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The Great Fortress : A chronicle of Louisbourg 1720-1760

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The fortress of Louisbourg arose not from victory but from defeat; not from military strength but from naval weakness; not from a new, adventurous spirit of attack, but from a half-despairing hope of keeping one last foothold by the sea. It was not begun till after the fortunes of Louis XIV had reached their lowest ebb at the Treaty of Utrecht in 1713. It lived a precarious life of only forty years, from 1720 to 1760. And nothing but bare ruins were left to mark its grave when it finally passed, unheeded and unnamed, into the vast dominions of the conquering British at the Peace of Paris in 1763.

The Treaty of Utrecht narrowed the whole French sea-coast of America down to the single island of Cape Breton. Here, after seven years of official hesitation and maritime exhaustion, Louisbourg was founded to guard the only harbour the French thought they had a chance of holding. A medal was struck to celebrate this last attempt to keep the one remaining seaway open between Old France and New. Its legend ran thus: Ludovicoburgum Fundatum et Munitum, M.DCC.XX ('Louisbourg Founded and Fortified, 1720'). Its obverse bore the profile of the young Louis XV, whose statesmen hoped they had now established a French Gibraltar in America, where French fleets and forts would command the straits leading into the St Lawrence and threaten the coast of New England, in much the same way as British fleets and forts commanded the entrance to the Mediterranean and threatened the coasts of France and Spain. This hope seemed flattering enough in time of peace; but it vanished at each recurrent shock of war, because the Atlantic then became a hostile desert for the French, while it still remained a friendly highway for the British.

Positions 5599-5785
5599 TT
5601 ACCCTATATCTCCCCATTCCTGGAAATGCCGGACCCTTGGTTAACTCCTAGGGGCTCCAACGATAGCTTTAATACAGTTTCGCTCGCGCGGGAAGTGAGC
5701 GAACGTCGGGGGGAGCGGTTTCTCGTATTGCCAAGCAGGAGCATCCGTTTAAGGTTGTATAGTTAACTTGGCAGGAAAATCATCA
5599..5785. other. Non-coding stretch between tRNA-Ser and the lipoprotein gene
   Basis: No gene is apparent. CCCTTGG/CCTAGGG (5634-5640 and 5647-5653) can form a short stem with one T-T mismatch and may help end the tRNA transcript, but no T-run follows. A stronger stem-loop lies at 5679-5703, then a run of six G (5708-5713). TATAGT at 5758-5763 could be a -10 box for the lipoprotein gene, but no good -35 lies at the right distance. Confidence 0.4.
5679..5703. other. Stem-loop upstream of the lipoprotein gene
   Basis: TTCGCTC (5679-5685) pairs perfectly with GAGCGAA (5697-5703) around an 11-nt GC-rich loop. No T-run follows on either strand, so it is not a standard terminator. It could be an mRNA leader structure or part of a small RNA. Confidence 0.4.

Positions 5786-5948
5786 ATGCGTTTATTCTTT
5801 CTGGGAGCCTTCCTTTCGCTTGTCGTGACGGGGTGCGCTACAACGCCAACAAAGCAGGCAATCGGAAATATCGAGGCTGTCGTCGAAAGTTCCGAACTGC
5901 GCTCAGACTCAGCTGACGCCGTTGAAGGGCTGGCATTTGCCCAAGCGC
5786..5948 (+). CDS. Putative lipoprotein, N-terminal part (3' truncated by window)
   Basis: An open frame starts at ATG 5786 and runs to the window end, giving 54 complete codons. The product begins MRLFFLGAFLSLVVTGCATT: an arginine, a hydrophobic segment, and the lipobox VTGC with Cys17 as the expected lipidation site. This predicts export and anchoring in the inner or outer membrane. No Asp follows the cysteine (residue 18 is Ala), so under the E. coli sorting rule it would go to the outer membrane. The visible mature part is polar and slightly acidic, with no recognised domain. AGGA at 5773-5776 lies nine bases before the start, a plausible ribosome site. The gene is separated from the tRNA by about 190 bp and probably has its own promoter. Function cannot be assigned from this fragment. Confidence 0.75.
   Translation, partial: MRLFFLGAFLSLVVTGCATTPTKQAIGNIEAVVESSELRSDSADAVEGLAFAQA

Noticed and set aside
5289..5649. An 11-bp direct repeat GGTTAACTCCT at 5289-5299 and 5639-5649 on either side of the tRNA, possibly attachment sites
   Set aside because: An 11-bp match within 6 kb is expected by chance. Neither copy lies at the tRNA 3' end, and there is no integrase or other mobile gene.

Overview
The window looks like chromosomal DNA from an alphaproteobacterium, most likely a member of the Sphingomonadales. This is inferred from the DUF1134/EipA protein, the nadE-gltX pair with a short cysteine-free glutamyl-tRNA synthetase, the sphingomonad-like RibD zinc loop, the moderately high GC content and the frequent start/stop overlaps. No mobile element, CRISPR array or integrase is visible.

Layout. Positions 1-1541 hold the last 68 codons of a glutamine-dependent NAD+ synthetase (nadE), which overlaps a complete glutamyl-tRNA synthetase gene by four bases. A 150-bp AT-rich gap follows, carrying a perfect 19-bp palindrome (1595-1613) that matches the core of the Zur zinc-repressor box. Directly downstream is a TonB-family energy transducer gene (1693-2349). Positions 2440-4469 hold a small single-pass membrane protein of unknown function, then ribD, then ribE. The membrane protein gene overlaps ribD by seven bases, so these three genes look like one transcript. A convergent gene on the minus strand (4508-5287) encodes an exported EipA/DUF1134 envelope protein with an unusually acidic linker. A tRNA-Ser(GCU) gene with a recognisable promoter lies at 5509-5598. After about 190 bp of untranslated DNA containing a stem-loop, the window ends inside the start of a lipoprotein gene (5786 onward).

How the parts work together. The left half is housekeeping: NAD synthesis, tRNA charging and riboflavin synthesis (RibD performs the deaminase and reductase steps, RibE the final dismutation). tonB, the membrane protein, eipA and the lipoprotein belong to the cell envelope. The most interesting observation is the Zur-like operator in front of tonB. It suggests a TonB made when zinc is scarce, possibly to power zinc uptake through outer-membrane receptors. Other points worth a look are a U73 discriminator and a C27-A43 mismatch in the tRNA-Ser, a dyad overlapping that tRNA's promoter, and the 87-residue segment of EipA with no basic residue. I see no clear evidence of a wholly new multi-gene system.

The first French settlers in Louisbourg came over from Newfoundland, which had been given up to the British by the treaty. The fishermen of various nations had frequented different ports all round these shores for centuries; and, by the irony of fate, the new French capital of Cape Breton was founded at the entrance to the bay which had long been known as English Harbour. Everything that rechristening could do, however, was done to make Cape Breton French. Not only was English Harbour now called Louisbourg, but St Peter's became Port Toulouse, St Anne's became Port Dauphin, and the whole island itself was solemnly christened Ile Royale.

The shores of the St Lawrence up to Quebec and Montreal were as entirely French as the islands in the Gulf. But Acadia, which used to form the connection by land between Cape Breton and Canada, had now become a British possession inhabited by the so-called 'neutral French.' These Acadians, few in numbers and quite unorganized, were drawn in opposite directions, on the one hand by their French proclivities, on the other by their rooted affection for their own farms. Unlike the French Newfoundlanders, who came in a body from Plaisance (now Placentia), the Acadians preferred to stay at home....